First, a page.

Young Birder Pelagic Trip to Tofino Plus A Special Surprise In Vancouver!

Young Birders on Mackenzie Beach in Tofino - Photo: Melissa Hafitng

We had a great pelagic trip this weekend in Tofino. We all got to meet young birder Gaelen from Nelson for the first time this trip. He was an awesome kid and birder and fit right into our little group. On the ferry ride over Gaelen got his lifer Pelagic Cormorant but we didn't see much else. We drove straight from Departure Bay to Tofino as we wanted to have time to bird the beaches.

Toby's dad had thought he might have found a Spotted Redshank the day before flying by the crab dock so we looked for it but didn't find it. However, we did have a Purple Martin here flying over us, which is quite uncommon. Here we also got Gaelen his lifer Black Turnstone.

The beaches were really quiet. We stopped at Wick, Long Beach and Mackenzie. Mackenzie was good though because the youth had fun tide-pooling. They caught and released sculpins, crabs and looked at sea anemones and watched Black Oystercatchers and an Osprey. Katya was definitely the best fish catcher!.

Crab in a tide pool at Mackenzie Beach - Photo: Melissa Hafting

Mackenzie Beach in Tofino - Photo: Melissa Hafting

We were disturbed when we watched a grown adult illegally harvesting Starfishes. We have 3 vegetarians in our group and it was horrifying to know these animals would die a slow death when the offenders told us they were going to dry out the live sea stars.

Black Oystercatcher on Mackenzie Beach - Photo: Gaelen Schnare

Regardless, we had a nice time and due to the lack of birds it was nice to find something to occupy the youth's time. We had a heck of a time finding a place to eat. Tofino was so crowded! We ended up getting in at SHED restaurant after an hour wait. The food was delish. I never saw the youth eat so fast as they did that night!.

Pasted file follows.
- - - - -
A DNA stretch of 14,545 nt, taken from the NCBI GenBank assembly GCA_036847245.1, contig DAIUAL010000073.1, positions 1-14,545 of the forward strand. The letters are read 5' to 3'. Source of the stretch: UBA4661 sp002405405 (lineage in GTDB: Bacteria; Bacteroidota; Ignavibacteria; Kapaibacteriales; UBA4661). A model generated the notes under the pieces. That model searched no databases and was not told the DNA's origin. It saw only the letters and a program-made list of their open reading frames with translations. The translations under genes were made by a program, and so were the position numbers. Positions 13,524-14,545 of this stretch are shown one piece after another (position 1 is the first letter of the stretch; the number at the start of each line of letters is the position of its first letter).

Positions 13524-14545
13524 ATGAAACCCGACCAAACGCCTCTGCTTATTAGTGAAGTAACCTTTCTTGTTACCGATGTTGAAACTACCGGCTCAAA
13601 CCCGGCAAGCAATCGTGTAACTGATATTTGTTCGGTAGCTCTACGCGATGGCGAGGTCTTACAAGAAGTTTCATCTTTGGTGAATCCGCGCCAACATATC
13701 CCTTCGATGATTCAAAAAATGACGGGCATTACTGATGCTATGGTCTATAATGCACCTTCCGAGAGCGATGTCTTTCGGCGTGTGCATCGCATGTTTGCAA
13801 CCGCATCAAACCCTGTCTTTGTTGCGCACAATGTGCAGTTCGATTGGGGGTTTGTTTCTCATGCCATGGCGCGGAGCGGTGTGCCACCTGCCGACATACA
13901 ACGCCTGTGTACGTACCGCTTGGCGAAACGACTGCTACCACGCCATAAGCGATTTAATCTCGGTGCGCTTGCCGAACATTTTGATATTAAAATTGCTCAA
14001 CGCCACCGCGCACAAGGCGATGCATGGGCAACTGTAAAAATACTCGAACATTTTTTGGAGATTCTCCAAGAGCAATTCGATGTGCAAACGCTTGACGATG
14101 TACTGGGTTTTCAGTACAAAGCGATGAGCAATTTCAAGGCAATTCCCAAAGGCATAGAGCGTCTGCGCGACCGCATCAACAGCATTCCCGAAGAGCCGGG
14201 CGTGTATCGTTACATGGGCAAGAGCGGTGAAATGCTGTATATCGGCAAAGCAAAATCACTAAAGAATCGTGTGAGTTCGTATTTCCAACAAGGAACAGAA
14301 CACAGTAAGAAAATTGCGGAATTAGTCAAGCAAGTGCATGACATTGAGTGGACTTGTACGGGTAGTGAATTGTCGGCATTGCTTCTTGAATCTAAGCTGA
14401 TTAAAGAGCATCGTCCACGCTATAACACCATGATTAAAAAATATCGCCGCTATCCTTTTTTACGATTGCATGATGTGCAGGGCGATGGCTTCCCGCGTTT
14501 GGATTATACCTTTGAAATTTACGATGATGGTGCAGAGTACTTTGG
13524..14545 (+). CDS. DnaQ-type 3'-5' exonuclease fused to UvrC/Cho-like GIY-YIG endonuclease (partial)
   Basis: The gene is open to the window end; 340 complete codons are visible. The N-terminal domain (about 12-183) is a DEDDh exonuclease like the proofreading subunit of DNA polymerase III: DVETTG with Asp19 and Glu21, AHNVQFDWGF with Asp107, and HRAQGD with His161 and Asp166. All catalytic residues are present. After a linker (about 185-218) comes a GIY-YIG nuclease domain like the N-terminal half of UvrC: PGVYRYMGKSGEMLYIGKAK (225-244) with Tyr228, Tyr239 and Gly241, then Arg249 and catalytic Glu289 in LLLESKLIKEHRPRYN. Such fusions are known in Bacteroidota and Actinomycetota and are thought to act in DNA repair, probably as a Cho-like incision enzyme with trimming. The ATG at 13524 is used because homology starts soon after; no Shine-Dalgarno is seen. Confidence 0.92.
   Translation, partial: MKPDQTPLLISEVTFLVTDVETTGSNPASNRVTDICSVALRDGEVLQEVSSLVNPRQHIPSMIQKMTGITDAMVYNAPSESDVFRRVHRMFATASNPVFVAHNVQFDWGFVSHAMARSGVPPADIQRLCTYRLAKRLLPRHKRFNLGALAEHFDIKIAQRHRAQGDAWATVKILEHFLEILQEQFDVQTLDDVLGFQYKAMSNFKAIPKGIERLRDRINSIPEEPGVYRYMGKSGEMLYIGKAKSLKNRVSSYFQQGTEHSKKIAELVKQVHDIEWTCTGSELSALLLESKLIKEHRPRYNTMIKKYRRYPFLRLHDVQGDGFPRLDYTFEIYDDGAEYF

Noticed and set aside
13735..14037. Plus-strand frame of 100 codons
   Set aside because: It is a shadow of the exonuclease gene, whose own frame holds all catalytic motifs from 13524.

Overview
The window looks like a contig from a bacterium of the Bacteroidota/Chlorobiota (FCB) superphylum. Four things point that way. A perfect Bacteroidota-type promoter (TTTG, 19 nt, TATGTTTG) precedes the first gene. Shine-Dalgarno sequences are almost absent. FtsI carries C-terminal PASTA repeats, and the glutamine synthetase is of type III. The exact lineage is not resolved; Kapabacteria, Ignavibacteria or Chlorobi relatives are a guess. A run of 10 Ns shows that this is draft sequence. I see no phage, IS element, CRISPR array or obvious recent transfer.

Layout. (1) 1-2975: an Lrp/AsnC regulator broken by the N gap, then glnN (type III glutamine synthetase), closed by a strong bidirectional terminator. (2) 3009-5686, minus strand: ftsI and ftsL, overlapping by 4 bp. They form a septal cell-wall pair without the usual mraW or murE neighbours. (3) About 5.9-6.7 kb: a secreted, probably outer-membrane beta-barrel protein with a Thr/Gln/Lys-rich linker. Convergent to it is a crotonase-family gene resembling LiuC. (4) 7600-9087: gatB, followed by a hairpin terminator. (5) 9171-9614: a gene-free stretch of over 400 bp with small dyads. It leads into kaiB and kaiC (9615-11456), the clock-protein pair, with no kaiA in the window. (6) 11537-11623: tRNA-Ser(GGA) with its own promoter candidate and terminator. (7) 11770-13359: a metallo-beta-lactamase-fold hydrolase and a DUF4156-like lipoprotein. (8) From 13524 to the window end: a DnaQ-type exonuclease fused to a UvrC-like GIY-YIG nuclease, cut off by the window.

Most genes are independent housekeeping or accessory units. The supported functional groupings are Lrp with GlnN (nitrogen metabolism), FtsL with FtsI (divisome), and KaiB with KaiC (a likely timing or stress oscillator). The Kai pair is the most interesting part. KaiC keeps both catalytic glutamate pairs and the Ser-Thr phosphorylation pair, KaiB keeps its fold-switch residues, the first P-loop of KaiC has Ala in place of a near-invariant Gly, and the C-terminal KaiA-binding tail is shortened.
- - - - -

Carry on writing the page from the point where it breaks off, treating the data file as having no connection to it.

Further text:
We went to bed at the hostel (which is sadly now pricing their private rooms at the cost of a 4 star hotel) and were up at 5:50 am for the pelagic. The weather was gorgeous the day before but this morning it was raining and the forecast didn't look great. 7 people on the pelagic bailed out and would not be refunded but the youth and I were eager to go. The captain said it would be wet but safe to go out so off we went in our orange warm survival suits.
Gaelen and Katya excited to go out on our pelagic! - Photo: Melissa Hafting

We went in a boston whaler from The Whale Centre with Captain John Forde. He was very kind to our group and helpful and we first drove by Cleland Island where we saw 3 Tufted Puffins. This was a lifer for Gaelen. The other youth had seen Puffins before on a Cleland Island Trip we did with John a few years ago. We didn't see any of the reported Brown Pelicans seen a few days prior on the island. At Cleland Island we saw a cute Sea Otter and some Harbour Porpoises. Plus the island had many nesting Pigeon Guillemots and a few Harlequin Ducks and quite a few Common Murres, Rhinos and Marbled Murrelets.

Tufted Puffin at Cleland Island - Photo: Gaelen Schnare

However, nearby we got our first Cassin's Auklet and great looks at it too. We ended up seeing 40 of these little guys that ate so much they couldn't fly. Funny enough we ended up seeing more Cassin's than Rhinos in pelagic waters.

Cassin's Auklet off Tofino - Photo: Gaelen Schnare

We saw at least 90 Red-necked Phalaropes on our trip and a handful of Red Phalaropes. Which was cool. We could really see the differences in size and plumage. We did have a few Northern Fulmars fly by as well. 

Red Phalarope off Tofino - Photo: Bridget Spencer

The most numerous pelagic bird we had was 300 Sooty Shearwaters but we had very low numbers of Pink-footed Shearwaters. These were the only 2 shearwater species we saw during our trip. 

Sooty Shearwater off Tofino - Photo: Gaelen Schnare

When we got out to the Continental Shelf we started to see Albatrosses. All were Black-footed but they never fail to disappoint; they are such stunning incredible birds.

Black-footed Albatross off Tofino - Photo: Bridget Spencer

When we were out by the shelf we came upon some cute Northern Fur Seals and a Humpback Whale! The whale was huge and right in front of us. John told us about the footprints that whale's like this make when they dive which was really interesting for the youth to know about. He also took some photos to help identify the whales. John sometimes goes out with DFO researchers and recently photographed the new Orca calf from J-Pod. You can see his photo HERE.

Humpback Whale off Tofino - Photo: Gaelen Schnare

Humpback Whale showing its tail flukes before diving - Photo: Melissa Hafting